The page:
Author Tim Keller writes,
He refers to the foundational moment of the Harry Potter stories, where his mother Lily sacrifices her life to protect him, and suggests that this resonates with us because all loving parents sacrifice their life — their time, energy and freedom — to protect and nurture their children.
Does the idea that “all life-changing love is substitutionary sacrifice” ring true to your experience? Why do you think it is so often painful and costly for us to love other people, and for others to love us?
The religious leaders interrogate Jesus about who he considers himself to be. Why do you think this is such an issue for them?
Jesus twice answers in a way that puts the focus on what his interrogators think about him. Why do you think he does this?
This intense exchange about Jesus’ identity is full of terms loaded with Old Testament significance. The Jews of Jesus’ day were waiting and hoping for a long-promised king — the Messiah (or ‘Christ’ in Greek) — who would restore Israel as a great kingdom embodying God’s ideals for humanity. Jesus’ own choice of title — ‘The Son of Man’ — is no less provocative. He is invoking an ancient prophecy (Daniel 7:13-14) that envisioned ‘one like a son of man’ reigning with God over the world. The significance of this claim was not lost on the Jewish leaders. The one who reigns at God’s right hand is elsewhere in the Jewish Scriptures declared by God to be his Son. Jesus is claiming to be not just the promised deliverer king, but the rightful ruler of the world and the Son of God. It is on this basis that they condemn him to death.
However, they need Roman authority to institute the death penalty, so Jesus is taken to Pilate, the Roman governor. Pilate finds no basis for a charge against him, but sends him to Herod, the regional Jewish monarch, who in turn humiliates Jesus and sends him back to Pilate.
Finally Pilate ends up handing responsibility to the crowd. Elsewhere we learn that it was a tradition for the governor to release a Jewish prisoner on the Passover as a good-will gesture. The crowd are faced with a choice between Jesus, who has stuck to his own teaching of non-violence and love for enemies to the end (see Study C), and Barabbas, a nationalist insurgent who had made a failed attempt to throw off the Romans by force.
What strikes you about these events? What do you think Luke is emphasising in his telling of them?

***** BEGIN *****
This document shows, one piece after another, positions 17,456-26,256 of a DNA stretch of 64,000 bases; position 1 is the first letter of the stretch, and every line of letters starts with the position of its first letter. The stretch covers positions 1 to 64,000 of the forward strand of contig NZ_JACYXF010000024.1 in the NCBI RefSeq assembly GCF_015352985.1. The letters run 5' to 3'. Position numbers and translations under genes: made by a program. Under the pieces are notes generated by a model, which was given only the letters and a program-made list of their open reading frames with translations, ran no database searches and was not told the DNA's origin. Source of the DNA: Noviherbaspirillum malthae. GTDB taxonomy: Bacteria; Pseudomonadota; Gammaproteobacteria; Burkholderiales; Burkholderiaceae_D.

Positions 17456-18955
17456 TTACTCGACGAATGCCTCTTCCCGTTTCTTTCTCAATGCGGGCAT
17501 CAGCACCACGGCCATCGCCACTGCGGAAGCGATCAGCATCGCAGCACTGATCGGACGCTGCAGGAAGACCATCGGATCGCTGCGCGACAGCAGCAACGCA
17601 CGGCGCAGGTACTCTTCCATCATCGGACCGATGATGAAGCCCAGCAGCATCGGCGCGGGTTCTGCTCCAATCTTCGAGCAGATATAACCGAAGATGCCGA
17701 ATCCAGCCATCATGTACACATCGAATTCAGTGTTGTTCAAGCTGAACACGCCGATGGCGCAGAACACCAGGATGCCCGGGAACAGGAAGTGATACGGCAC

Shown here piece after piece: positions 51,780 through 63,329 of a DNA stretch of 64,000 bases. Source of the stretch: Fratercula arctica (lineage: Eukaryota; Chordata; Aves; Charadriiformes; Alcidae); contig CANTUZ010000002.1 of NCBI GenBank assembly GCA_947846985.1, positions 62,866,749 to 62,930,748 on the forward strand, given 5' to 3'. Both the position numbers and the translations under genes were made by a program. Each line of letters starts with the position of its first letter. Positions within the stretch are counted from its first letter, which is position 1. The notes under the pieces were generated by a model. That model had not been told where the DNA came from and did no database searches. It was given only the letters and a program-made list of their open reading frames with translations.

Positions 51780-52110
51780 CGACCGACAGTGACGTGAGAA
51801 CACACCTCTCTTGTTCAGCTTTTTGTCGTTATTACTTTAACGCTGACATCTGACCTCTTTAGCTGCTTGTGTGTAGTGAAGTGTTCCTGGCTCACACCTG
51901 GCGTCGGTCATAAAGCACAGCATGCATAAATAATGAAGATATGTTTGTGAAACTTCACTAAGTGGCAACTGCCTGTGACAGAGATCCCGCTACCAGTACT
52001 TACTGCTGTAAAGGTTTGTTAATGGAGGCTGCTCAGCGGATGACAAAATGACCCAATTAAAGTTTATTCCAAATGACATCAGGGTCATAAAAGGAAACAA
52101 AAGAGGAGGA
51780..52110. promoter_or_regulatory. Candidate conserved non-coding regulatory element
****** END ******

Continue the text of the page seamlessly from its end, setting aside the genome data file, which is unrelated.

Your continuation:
Crucifixion was both brutal and humiliating. For the Romans it served as a public display of failure and weakness designed to discredit those who dared rebel against their authority. For the Jews it had an additional significance: to be ‘hung on a tree’ was to be under God’s curse.
As Jesus hangs on the cross we hear the mockery hurled at him by the rulers, the soldiers and one of the criminals alongside him. What is the logic behind their ridicule? How does it contrast with what Jesus himself says in verse 34?
How is the response of the second criminal different? What could have inspired such a response?
What does Jesus seem to be promising him, and on what basis?
Luke records two very public portents indicating the cosmic significance of what was taking place. Darkness in the Old Testament signalled God’s presence as judge and the tearing of the massive temple curtain includes Jerusalem’s religious system in that judgement. Later, Christians would see additional significance in this event: the barrier separating God and people that the curtain represented was, with Jesus’ death, torn down.
Luke then describes the moment of Jesus’ death itself, and the reaction of the centurion who had presumably led the execution. What do you think might have led him to respond like this?
The centurion’s exclamation is deeply significant. It recalls a famous prophecy spoken by Isaiah 700 years earlier about one described as God’s ‘righteous servant’. In fact, just before his arrest Jesus had pointed to this prophecy as holding the key to the events about to unfold (22:37).
a man of sorrows, acquainted with deepest grief.
We turned our backs on him and looked the other way.
He was despised, and we did not care.
Yet it was our weaknesses he carried;
it was our sorrows that weighed him down.
And we thought his troubles were a punishment from God,
a punishment for his own sins!
But he was pierced for our rebellion,
crushed for our sins.
He was beaten so we could be whole.
He was whipped so we could be healed…
He was led like a lamb to the slaughter.
And as a sheep is silent before the shearers, he did not open his mouth…
Because of his experience, my righteous servant will make it possible for many to be counted righteous,
for he will bear all their sins
How does the prophecy resonate with the events Luke describes? What does it say about why Jesus died?
The cross, perhaps the most gruesome form of execution ever devised, has become the symbol of the Christian faith. This striking fact speaks of the importance and immense value Christians have always given to Christ’s death. Writing around AD 55, Paul of Tarsus represented early Christian belief when he said:
As the theologian John Stott explains:
Does Jesus’ death make sense with what you’ve seen of his life? Does it fit in with how he explained his own purpose, and with his description and demonstration of God’s character?
How do you feel about the biblical claim that Jesus had to die for us, but that he was glad to die for us?